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Plastering a smile on your face can get you off the hook quickly when you’re trying to avoid social interaction in the workplace – but it can also backfire on you.

Being genuine, however, leads to more positive results than simply faking camaraderie with one’s colleagues, researchers from the University of Arizona learned.

There are generally two ways employees handle their emotions in the workplace, they said:

  • Surface acting – feigning interest or positivity towards other people
  • Deep acting – matching how one feels inside with how they treat other people

“Surface acting is faking what you’re displaying to other people. Inside, you may be upset or frustrated, but on the outside, you’re trying your best to be pleasant or positive,” said Allison Gabriel, associate professor of management and the study’s lead researcher.

“Deep acting is trying to change how you feel inside. When you’re deep acting, you’re actually trying to align how you feel with how you interact with other people.”

READ MORE: This simple office hack may lower stress and anxiety

Do nice people really finish last?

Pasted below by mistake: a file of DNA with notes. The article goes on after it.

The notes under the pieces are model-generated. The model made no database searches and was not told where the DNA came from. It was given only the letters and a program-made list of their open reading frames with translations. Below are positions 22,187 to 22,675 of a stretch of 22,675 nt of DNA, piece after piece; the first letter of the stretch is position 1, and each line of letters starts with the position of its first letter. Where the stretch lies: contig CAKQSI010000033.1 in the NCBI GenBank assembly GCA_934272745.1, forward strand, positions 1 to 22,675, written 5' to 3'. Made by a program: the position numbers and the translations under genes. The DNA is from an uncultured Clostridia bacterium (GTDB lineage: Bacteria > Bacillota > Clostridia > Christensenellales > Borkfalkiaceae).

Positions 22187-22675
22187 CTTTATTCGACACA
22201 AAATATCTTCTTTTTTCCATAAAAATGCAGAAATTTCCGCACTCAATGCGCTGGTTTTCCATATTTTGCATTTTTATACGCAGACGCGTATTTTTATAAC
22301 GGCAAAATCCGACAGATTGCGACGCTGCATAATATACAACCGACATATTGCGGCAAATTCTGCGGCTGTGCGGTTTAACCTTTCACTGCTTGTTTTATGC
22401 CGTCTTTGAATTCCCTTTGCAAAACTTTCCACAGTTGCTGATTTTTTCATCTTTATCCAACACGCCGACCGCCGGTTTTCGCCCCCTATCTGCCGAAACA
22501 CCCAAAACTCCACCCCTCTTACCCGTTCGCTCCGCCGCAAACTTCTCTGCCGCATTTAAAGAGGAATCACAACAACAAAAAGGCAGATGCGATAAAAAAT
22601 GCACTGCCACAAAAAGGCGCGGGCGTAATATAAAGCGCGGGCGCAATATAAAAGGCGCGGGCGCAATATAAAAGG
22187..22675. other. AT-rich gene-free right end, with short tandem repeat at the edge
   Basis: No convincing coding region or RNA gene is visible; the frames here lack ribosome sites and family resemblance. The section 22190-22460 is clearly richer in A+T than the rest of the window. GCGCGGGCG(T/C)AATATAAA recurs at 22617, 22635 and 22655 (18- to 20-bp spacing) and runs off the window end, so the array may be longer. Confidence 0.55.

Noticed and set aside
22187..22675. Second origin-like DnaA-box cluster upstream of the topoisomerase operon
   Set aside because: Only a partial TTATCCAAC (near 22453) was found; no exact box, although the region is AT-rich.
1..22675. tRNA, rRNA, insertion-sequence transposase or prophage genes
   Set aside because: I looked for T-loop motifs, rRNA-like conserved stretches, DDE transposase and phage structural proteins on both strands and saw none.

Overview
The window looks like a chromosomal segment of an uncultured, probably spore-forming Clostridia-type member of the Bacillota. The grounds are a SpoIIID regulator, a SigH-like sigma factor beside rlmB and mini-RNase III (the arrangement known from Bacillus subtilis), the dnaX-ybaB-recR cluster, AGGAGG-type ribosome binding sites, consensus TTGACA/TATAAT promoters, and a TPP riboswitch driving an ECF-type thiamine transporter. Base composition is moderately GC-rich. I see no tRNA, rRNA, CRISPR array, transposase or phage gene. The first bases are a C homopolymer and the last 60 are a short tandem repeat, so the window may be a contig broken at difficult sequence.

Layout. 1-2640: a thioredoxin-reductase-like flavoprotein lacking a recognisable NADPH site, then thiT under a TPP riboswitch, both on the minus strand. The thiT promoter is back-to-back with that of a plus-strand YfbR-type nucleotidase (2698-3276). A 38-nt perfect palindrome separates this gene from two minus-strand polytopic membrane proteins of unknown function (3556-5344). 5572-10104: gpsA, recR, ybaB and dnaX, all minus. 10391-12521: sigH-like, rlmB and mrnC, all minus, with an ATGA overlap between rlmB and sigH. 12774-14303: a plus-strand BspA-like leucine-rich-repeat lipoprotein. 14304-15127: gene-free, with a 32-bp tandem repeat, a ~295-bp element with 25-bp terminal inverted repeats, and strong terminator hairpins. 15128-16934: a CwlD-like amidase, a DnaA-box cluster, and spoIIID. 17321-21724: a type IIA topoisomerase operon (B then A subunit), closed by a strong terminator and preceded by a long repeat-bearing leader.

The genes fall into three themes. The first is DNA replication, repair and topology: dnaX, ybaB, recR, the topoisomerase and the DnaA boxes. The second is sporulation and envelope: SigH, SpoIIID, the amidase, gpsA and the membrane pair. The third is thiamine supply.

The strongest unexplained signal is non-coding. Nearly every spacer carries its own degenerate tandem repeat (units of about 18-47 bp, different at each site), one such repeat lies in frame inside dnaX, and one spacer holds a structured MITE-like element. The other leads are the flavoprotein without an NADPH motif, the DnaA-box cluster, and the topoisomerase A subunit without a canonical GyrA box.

Different people have different motivations for playing nice. Deep actors – people who show the highest levels of authenticity – are reportedly more likely to exhibit prosocial behaviour. That is, they aim to be good co-workers because they believe in building positive relations at work.

On the other hand, regulators – people who tend to mix deep acting with higher levels of surface acting – are said to be mostly influenced by impression management. This entails showing positive behaviour in order to gain a strategic advantage over their rivals; have greater access to resources; and look good in front of others, the researchers found.

In the end, however, people who are authentic reap the benefits of their positivity in the workplace. They are reportedly more likely to receive higher levels of trust as well as emotional and professional support from their colleagues, and report greater progress in their career.

But regulators, Gabriel said, show “increased levels of feeling emotionally exhausted and inauthentic at work.”

“I think the ‘fake it until you make it’ idea suggests a survival tactic at work,” Gabriel said. Faking positive emotions could undermine one’s health and professional relationships.

“In many ways, it all boils down to, ‘Let’s be nice to each other.’ Not only will people feel better, but people’s performance and social relationships can also improve.”